Over the last few years, the video essay has become the favored tool of some of the internet’s most committed cinephiles. The following YouTube channels offer some of the best film analyses available on the web. If you’re a movie buff and a YouTube junkie (a common combination), prepare to blow a few days on these.
This YouTube channel is run by professional video editor Tony Zhou, who describes it as “dedicated to the analysis of film form. Pictures and sound all the way, baby.” Perhaps it’s partly that industrial expertise that gives his videos on Every Frame a Painting such a clear understanding of the more formal aspects in various film sequences.
That invaluable grasp of film mechanics translates easily to anyone uninitiated in the audience, and even enriches the experience (as well as your future experiences with film). His high regard for cinema as a modern art form means every detail accorded is rightful and frequently fascinating. The beauty and ingenuity of cinema is on full display here. While many videos hone in on a particular director as a way to explore a style or narrative technique, some veer over towards offbeat topics.
One video used the way Marvel soundtracks have failed to add anything to their movies as a starting point for a discussion of soundtracks in general. Another video focused on Zhou’s hometown, the City of Vancouver. As the third-biggest movie production city in North America, Vancover has masqueraded as dozens of other cities in numerous movies over the last few decades—a reality Zhou explored in this bemused video. From this channel, no quirk or trade secret of the movie industry is safe.
Doing justice to its name, Lessons From the Screenplay is an educational channel. The mild-voiced creator, Michael, attempts to use each video as an object lesson, exploring and explaining the narrative devices that TV shows like Game of Thrones and films like American Beauty and Gone Girl use to captivate audiences. In each video essay, Michael analyzes some of the most captivating scenes from a film or TV show of his choice, closely reading the script and onscreen action in an effort to break scenes down to their nuts and bolts, eventually doing the same for the dynamics at play in the larger work.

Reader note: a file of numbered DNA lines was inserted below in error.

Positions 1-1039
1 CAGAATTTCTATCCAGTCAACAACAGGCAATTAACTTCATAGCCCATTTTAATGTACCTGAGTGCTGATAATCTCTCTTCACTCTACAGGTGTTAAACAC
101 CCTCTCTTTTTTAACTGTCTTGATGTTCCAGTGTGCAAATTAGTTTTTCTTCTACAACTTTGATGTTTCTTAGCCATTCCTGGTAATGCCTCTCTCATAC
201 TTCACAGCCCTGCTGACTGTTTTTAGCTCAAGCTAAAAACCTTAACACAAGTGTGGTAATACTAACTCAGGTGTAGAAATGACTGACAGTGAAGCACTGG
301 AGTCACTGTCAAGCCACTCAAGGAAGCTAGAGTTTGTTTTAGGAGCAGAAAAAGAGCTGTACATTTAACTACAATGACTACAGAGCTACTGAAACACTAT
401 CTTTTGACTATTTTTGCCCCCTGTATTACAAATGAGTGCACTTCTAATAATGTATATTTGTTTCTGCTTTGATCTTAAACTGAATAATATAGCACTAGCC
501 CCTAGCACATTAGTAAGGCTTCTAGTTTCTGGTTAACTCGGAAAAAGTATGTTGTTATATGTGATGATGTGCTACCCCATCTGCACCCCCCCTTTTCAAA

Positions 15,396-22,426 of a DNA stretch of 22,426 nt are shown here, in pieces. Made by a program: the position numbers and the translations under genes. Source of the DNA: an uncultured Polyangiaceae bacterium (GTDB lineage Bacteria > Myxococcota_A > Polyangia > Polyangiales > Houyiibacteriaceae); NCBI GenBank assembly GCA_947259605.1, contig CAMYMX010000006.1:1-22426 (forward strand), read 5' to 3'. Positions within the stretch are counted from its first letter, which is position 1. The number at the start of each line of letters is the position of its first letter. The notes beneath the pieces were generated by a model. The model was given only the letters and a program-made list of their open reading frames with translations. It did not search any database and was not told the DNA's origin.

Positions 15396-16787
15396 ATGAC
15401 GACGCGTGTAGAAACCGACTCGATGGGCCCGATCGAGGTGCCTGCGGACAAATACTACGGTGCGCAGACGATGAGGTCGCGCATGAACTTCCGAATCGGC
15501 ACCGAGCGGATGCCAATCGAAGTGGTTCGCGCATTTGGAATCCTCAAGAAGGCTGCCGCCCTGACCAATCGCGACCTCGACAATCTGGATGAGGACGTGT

He pays earnest attention to detail and refers frequently to books like Robert McKee’s Story and Syd Field’s Screenplay in an attempt to demystify and show aspiring writers and filmmakers (or just interested fans) how the craft of storytelling works on a basic level. In his recent Game of Thrones video, “Game of Thrones—How to Evoke Emotion,” Michael explains how dramatic tension in GoT revolves around what McKee calls “value transitions”—a seesawing between prompts that manipulate the audience’s expectations of pleasure and pain to up the emotional ante of any dramatic presentation, whether it’s an individual set piece like “The Battle of the Bastards,” or that terrifying first scene in Inglorious Bastards or a longer character arc, like the Stark clan’s long march toward the Red Wedding.
Michael’s interest in the underlying principles of storytelling and drama—how they can be fine-tuned to great effect, or subverted in fascinating ways—makes this channel a must-watch for any screen-junkie.